Anaheim City Councilmembers could vote to start selling the Angel Stadium land faster than deciding whether to name the second Monday in October Indigenous People’s Day.
The stadium sale proposal was first made public Dec. 4 and the Council votes on it today, 16 days after the announcement. The Council hasn’t publicly discussed the sale proposal or voted on any stadium deal negotiation components.
Meanwhile, Councilmembers said they need more time to research an Indigenous People’s Day proposal, which was submitted by the city’s Cultural and Heritage Commission, before voting on it. During this past Tuesday’s public city council meeting, the Council pushed the idea back until Jan. 14, giving it 28 days to figure it out. The city currently doesn’t list Columbus Day on its recognition calendar.
The stadium purchase agreement under consideration Friday during a special meeting scheduled just ahead of the Christmas holiday next week, calls for a series of payment installments on a $325 million stadium starting price tag and the sale won’t close until 2025 — with the city or Moreno retaining the ability to walk away from the sale anytime before closing.
However, the city won’t immediately see any of that money because the payments would be tied up in an escrow account. If the land sale is called off, the money will have to be paid back.
The $325 million price tag could be significantly lowered when the Council hammers out development, community benefit and labor agreements with the shadowy company buying the 153-acre land, SRB Management, next spring.
Assemblyman Tom Daly (D-Anaheim), a former mayor, and Sen. Tom Umberg (D-Santa Ana), sent a letter to the City Council Thursday criticizing parts of the stadium sale proposal and urging the Council to postpone its decision until more details are hammered out.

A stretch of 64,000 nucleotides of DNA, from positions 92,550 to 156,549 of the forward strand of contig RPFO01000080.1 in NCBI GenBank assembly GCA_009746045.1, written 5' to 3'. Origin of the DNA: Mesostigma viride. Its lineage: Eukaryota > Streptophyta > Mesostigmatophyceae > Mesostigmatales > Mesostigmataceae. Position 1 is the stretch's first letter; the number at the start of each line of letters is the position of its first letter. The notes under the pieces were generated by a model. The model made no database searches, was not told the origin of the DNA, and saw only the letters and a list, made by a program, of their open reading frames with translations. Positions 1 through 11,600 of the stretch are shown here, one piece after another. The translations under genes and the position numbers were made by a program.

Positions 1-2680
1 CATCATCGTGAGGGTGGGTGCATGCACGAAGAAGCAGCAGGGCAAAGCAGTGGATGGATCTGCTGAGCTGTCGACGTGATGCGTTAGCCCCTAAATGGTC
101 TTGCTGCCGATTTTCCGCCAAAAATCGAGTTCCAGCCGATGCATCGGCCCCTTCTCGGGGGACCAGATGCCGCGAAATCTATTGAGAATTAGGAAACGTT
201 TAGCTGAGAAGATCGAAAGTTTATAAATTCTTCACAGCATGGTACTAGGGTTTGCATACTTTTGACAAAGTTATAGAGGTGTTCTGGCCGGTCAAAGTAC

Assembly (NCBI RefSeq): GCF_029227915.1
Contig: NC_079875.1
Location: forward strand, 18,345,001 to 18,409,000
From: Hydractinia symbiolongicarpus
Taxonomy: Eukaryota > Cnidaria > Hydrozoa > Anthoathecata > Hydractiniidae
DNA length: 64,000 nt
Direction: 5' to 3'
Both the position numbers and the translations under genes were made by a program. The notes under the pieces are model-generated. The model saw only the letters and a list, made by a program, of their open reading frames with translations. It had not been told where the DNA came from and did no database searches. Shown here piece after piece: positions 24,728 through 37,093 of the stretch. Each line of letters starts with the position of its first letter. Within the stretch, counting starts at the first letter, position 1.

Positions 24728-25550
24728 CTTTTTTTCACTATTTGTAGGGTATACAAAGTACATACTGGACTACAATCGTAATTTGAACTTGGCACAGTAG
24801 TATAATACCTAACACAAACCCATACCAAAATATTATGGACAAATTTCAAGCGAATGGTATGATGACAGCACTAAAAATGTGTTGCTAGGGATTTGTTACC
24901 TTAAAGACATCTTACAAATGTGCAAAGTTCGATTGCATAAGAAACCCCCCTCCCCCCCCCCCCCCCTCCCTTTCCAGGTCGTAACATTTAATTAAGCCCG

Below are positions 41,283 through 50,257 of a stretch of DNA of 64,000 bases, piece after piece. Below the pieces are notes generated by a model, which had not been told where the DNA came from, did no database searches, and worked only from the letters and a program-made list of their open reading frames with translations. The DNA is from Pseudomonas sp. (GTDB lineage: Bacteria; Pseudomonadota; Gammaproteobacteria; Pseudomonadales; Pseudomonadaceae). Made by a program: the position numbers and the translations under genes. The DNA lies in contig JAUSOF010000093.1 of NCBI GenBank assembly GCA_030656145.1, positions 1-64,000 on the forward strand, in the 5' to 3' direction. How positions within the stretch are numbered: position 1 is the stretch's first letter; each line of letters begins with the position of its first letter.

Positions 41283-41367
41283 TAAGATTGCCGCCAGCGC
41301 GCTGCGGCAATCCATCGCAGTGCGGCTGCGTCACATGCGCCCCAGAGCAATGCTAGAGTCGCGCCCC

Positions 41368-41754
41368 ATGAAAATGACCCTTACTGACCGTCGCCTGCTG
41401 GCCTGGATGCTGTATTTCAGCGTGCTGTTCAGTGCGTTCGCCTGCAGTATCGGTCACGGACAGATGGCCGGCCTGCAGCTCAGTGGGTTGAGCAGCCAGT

“Without knowing the final terms and conditions of the eventual sale, including the role the City will play in shaping the development of the land, how can the taxpayers of Anaheim know if the proposed sale achieves the maximum financial value for the City,” the two lawmakers wrote.
“This is Anaheim’s largest real-estate asset, so the council’s decision will create a blueprint for the city’s financial future. Such a big decision requires a thorough public vetting — and the release of detailed information. The buyers — a partnership including Angels owner Arte Moreno — should also disclose the names of all the partners,” wrote the editorial board.
Moreno is the only known member of the shadowy LLC company, which was formed Nov. 20 in Delaware, five days after stadium negotiations officially kicked off.
Although city officials said the agreement will keep the Angels in Anaheim for at least 30 years, there’s nothing in the land sale agreement binding the team to stay, only a statement indicating a separate agreement would be made to keep the Angels in the city. Angels Baseball isn’t on any of the signature lines in the sales proposal, either.
“Seller and Angels Baseball shall have entered into a separate mutually satisfactory agreement (the ‘Angels Commitment Agreement’), effective upon Closing, that is contemplated to address: (i) the commitment of Angels Baseball not to relocate and to play its home games at the Stadium or at a replacement stadium through the 2050 baseball season,” reads the sales agreement.
It’s unclear how such a commitment agreement, one that on its face has nothing to do with the price and terms of payment for the land, could have legally been negotiated in closed session – something that public records specialist attorneys, like Kelly Aviles – who is Voice of OC’s chief litigator – have already raised concerns about.
The commitment agreement is also expected to include five-year extension periods of up to 25 years to play in Anaheim, along with maintenance standards.
Leading up to the Friday meeting, former Mayor Tom Tait and Daly published an opinion article on Voice of OC Tuesday criticizing the sale agreement because the $325 million starting price tag could be lowered.
Daly and Tait also expressed concern about the lack of details and the information that’s public is “stunningly one sided against Anaheim taxpayers” and noted the absence of any commitment to name the team after Anaheim.
Like the Register’s editorial board, the two former mayors blasted the lack of details.
“That $325M is the maximum value that the city could theoretically receive. Any ‘community benefits’ will be deducted from that amount. ‘Community benefits’ are only vaguely defined, and will most assuredly reduce the final sale price by millions of dollars, possibly hundreds of millions. There is no limit on this loophole, and the people of Anaheim will be paying the price,” wrote Daly and Tait.